Industrial building. This tall, one-story brick structure of rectangular plan has a three-story tower on the south side. Regularly spaced buttresses rise from the ground level and match a corbelled cornice. Probably one of the original structures that was built in 1902 as part of the meat processing plant, it is still in use by Bunge Edible Oil Corporation. Several of the segmentally arched windows have been bricked in and the entire north garage door has been altered. Further research may indicate the original use of this structure.

Ice Plant/Storage/Canned Meat/Peanut Butter Factory. Probably built around 1902 during the initial phase of construction, this huge structure of four and five stories was apparently built in two phases. Both portions of the structure have identical brick cornices and corbelling; the west cornice of the southern section has a stepped parapet. A 1927 Sanborn Fire Insurance map indicated that this building contained an ice plant, storage, and a canned meats and peanut butter factory.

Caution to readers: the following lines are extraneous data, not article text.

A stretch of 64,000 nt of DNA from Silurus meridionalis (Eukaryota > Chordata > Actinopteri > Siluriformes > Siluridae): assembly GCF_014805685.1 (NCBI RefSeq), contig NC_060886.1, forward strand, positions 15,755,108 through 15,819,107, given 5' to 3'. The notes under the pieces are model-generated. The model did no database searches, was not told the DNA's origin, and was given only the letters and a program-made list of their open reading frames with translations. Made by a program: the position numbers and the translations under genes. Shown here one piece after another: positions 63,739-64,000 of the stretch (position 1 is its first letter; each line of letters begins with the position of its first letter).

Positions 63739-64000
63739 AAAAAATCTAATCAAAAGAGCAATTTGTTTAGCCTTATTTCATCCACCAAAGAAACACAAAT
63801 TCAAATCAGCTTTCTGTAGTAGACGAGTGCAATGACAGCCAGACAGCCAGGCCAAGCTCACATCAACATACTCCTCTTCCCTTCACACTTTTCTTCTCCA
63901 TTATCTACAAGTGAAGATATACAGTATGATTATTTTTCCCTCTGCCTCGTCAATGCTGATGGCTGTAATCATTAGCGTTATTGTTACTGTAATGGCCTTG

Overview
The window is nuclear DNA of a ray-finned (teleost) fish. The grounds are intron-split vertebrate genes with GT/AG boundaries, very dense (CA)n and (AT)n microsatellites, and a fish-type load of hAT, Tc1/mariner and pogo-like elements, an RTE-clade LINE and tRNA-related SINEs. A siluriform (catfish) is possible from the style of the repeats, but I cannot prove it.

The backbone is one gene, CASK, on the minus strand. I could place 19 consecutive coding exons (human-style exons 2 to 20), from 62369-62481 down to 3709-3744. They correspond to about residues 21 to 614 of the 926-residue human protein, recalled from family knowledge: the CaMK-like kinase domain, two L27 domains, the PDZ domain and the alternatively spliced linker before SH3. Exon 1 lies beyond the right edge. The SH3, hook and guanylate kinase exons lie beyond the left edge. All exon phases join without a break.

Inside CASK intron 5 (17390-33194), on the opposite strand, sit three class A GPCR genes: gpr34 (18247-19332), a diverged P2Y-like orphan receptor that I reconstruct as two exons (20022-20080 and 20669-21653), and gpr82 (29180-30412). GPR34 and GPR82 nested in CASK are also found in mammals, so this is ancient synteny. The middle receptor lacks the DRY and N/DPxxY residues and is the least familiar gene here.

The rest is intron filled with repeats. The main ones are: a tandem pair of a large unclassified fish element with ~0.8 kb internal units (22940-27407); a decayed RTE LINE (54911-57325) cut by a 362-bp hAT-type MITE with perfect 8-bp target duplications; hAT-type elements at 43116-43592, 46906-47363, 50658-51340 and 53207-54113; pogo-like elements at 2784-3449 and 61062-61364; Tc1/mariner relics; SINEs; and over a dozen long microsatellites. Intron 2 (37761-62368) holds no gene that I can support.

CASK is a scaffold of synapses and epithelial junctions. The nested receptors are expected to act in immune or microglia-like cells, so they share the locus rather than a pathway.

Crude Cotton Seed Oil Tank House. Presumably one of the original eight brick structures built by Armour & Co. in 1902, this two-story brick structure of generally rectangular plan has its southwest and southeast corners angled to accommodate railroad tracks. A corbelled brick cornice and stepped parapet cap the high walls, and a small, segmentally arched doorway on the west façade is one of the few openings. A 1927 Sanborn Fire Insurance map identifies this building as the Crude Cotton Seed Oil Tank House.

Hay Barn/Stables. This structure of heavy post-and-beam construction feature a monitor roof over a second-story space used for hay storage, and horse stables on the first floor. Now covered with asbestos siding and corrugated metal sheathing, it most likely dates from the first decade of the Armour building campaign, and may have been used to house the delivery carriages and horses for Armour & Co.